An association of sixteen licensed domestic cryptocurrency exchanges in Japan have formally applied for certification from the country’s financial regulator to form a self-regulatory body.
The Japan Virtual Currency Exchange Association (JVCEA), a body comprised of all 16 licensed cryptocurrency exchanges, is looking to become a “certified fund settlement business association” after a formal application submitted with the Financial Services Agency (FSA), Japan’s primary financial regulator.
The working group is also looking toward working with authorities to create guidelines and legislation to ultimately allow the domestic cryptocurrency exchange sector regulate itself, the Asia Times reported.
According to the report, the FSA certification process will go through a rigorous two-month review wherein the authority will “carefully examine the affairs of the Association and investigate whether proper group management can be expected.”
The JVCEA was formed in March, as reported by CCN.com at the time, launched as a concentrated effort among licensed exchange operators to safeguard investors and regain confidence in the industry in the aftermath of a seismic $530 million hack of Tokyo-based exchange Coincheck.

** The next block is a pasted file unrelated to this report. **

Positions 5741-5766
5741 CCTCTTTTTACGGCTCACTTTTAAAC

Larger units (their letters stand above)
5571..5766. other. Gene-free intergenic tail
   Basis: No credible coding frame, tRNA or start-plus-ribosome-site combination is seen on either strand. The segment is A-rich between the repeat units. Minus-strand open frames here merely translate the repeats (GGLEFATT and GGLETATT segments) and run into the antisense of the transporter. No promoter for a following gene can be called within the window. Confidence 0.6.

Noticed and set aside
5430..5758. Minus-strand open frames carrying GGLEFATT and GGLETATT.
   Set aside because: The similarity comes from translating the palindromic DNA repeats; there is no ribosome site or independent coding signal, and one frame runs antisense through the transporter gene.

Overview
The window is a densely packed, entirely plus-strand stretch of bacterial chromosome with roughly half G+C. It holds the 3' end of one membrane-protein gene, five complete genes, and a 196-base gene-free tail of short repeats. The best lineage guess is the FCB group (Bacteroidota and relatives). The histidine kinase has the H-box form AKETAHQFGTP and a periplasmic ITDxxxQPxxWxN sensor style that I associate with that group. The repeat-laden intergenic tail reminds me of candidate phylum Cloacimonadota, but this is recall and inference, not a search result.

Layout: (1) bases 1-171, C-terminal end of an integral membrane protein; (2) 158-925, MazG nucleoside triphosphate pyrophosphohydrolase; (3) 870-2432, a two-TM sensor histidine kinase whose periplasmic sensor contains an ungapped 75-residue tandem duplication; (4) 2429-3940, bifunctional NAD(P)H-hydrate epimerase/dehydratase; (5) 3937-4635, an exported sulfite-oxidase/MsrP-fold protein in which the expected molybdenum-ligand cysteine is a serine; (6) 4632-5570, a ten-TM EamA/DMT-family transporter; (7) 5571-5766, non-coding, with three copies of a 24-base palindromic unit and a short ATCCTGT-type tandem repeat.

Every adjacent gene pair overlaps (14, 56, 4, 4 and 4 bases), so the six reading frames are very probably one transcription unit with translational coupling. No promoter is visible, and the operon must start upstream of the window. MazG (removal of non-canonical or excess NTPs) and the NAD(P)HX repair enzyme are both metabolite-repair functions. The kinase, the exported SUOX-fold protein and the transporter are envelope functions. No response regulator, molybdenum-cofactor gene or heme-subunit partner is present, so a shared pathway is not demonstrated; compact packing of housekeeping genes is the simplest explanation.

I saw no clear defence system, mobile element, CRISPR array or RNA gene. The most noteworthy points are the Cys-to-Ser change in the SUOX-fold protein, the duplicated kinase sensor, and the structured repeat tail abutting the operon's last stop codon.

The group is now seeking certification to further the cause, claiming its recognition as a fund settlement business association would help “the sound development of the virtual currency exchange industry and the protection of interests of users.”
The JVCEA has already drawn up self-regulatory rules in a 100-page draft, proposing measures such as prohibiting exchanges from supporting privacy-centric coins – Monero and Dash are notable examples – and enforcing a strict ban on insider trading. The industry group will need to earn its certification before adopting and mandating those rules among member exchanges.
Less than a fortnight ago, the association also proposed a plan to impose a 4-to-1 cap on margin trading to limit the risk of losses in a market that currently sees no restricts on borrowed trading.
Japan’s FSA has ramped up its scrutiny into the domestic crypto exchange industry in recent months. In June, the regulator slapped six licensed exchange operators with business improvement orders while going so far as to outright reject an application to register an exchange for the first time earlier that month.
While unconfirmed, the FSA is also rumored to be re-considering its existing regulatory framework for the sector. Specifically, the regulator is reportedly looking to regulate the industry under the Financial Instruments and Exchange Act (FIEA), a move which would bring crypto exchanges under the purview of laws applicable to traditional stock brokerages and securities firms.
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